Loss causation is an essential element of a claim of securities fraud under section 10(b) of the Securities Exchange Act of 1934 and Securities and Exchange Commission Rule 10b-5. The idea is that fraud artificially inflates the stock price, and investors are damaged when the truth comes out, causing the price inflation to dissipate. But any bad news about a company usually causes the stock price to drop, and defendants cannot be held liable for losses caused by things other than fraud. Thus, for years, there has been a debate over what plaintiffs must plead and prove to establish that a stock price drop was caused by fraud. Did the market have to learn that a fraud occurred and react to that news? Or would other facts suffice? In Mineworkers’ Pension Scheme v. First Solar Inc., 881 F.3d 750 (9th Cir. 2018), the Ninth Circuit held that loss causation requires “no more than the familiar test for proximate cause.” This article discusses the implications of First Solar and the tools that are emerging to challenge loss causation in its wake.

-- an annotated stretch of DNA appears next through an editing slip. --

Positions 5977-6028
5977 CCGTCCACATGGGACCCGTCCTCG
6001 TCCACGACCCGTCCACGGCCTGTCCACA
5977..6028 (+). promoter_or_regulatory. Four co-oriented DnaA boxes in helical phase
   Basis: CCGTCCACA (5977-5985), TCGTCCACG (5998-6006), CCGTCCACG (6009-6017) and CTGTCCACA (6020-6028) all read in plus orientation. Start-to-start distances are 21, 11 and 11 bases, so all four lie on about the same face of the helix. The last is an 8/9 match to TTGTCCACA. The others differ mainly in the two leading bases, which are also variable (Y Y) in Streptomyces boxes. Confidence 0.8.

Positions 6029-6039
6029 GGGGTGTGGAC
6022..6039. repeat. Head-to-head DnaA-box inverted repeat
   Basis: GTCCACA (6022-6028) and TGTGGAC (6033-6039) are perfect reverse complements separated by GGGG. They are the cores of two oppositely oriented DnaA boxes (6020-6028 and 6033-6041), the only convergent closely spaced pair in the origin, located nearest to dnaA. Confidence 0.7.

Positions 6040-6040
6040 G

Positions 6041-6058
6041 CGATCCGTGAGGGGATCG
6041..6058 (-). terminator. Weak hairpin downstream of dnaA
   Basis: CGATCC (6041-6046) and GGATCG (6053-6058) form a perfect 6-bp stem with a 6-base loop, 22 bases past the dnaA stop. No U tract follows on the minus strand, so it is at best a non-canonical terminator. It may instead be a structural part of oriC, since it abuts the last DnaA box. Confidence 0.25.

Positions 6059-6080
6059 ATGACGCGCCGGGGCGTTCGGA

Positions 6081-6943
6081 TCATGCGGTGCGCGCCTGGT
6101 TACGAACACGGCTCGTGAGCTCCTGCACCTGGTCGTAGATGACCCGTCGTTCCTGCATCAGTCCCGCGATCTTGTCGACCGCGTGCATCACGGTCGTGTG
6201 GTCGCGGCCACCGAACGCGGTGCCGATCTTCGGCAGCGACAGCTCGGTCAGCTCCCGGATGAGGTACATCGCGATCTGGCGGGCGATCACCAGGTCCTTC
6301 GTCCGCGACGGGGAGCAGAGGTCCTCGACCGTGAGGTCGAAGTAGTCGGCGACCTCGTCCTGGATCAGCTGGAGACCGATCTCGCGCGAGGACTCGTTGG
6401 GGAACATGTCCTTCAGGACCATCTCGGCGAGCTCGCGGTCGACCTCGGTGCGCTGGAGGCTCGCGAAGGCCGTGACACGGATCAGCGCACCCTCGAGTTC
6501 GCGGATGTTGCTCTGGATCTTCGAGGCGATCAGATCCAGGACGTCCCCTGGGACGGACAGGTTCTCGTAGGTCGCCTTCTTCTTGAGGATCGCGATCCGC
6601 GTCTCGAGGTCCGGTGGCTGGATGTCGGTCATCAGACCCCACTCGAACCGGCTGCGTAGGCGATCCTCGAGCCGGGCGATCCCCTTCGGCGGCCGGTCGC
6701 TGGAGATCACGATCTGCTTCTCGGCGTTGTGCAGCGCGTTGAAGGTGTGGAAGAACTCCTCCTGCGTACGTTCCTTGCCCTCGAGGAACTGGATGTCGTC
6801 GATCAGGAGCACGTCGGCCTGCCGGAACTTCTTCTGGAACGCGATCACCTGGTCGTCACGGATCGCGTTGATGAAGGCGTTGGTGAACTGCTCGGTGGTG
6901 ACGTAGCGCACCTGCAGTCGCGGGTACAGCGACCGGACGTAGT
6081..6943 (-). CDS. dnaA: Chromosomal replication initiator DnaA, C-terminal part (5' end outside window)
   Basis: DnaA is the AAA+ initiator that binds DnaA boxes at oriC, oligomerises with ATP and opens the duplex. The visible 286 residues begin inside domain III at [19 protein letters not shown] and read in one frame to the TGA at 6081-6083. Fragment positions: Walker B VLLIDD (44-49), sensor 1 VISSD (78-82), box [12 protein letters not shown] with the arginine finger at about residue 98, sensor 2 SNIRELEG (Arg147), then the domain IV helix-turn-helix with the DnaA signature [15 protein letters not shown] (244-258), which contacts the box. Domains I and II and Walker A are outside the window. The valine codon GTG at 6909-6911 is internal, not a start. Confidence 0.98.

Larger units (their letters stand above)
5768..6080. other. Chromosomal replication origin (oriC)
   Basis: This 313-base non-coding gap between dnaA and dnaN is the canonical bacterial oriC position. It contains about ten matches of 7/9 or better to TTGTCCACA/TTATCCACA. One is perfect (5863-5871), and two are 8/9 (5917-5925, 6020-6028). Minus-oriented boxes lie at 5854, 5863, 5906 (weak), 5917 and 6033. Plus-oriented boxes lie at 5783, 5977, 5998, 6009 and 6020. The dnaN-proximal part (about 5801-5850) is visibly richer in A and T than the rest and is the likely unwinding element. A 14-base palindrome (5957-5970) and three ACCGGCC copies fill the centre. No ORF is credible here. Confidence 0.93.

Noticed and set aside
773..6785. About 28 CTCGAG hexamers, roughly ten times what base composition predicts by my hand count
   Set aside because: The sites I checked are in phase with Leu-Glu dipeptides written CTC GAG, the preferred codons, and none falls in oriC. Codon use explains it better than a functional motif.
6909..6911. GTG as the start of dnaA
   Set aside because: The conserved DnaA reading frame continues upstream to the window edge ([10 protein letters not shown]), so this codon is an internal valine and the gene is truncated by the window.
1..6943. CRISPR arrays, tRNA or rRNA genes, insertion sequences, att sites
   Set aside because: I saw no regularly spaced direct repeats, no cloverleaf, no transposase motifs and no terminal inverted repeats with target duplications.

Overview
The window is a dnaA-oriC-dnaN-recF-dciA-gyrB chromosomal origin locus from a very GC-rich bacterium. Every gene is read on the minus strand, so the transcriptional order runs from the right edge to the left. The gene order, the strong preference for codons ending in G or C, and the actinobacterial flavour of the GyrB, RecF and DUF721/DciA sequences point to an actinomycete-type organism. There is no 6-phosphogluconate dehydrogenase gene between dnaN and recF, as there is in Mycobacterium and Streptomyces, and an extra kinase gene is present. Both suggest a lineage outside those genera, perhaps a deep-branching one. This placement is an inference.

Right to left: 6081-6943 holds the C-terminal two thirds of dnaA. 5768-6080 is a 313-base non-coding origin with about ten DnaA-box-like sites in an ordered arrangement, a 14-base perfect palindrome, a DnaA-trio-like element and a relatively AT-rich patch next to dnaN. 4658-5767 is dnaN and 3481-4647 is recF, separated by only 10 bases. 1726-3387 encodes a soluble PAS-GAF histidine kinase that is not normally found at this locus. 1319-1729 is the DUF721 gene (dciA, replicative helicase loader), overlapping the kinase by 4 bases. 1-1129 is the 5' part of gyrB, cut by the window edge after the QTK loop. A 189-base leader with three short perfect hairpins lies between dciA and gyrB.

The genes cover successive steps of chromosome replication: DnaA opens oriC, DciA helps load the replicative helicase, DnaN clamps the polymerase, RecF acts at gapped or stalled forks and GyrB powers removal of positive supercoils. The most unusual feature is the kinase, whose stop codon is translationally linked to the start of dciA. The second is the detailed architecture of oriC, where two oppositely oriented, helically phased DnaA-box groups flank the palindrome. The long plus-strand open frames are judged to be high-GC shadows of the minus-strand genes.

In 2005, the U.S. Supreme Court held in Dura Pharmaceuticals, Inc. v. Broudo, 544 U.S. 336 (2005), that investors cannot plead loss causation by merely alleging that they bought their shares at an inflated price; rather, they must plead and prove that the “share price fell significantly after the truth became known.” Dura explained:
Given the tangle of factors affecting price, the most logic alone permits us to say is that the higher purchase price will sometimes play a role in bringing about a future loss. . . . To “touch upon” a loss is not to cause a loss, and it is the latter that the law requires.
Dura described loss causation as a “simple test” and, echoing now-defunct notice pleading standards, noted: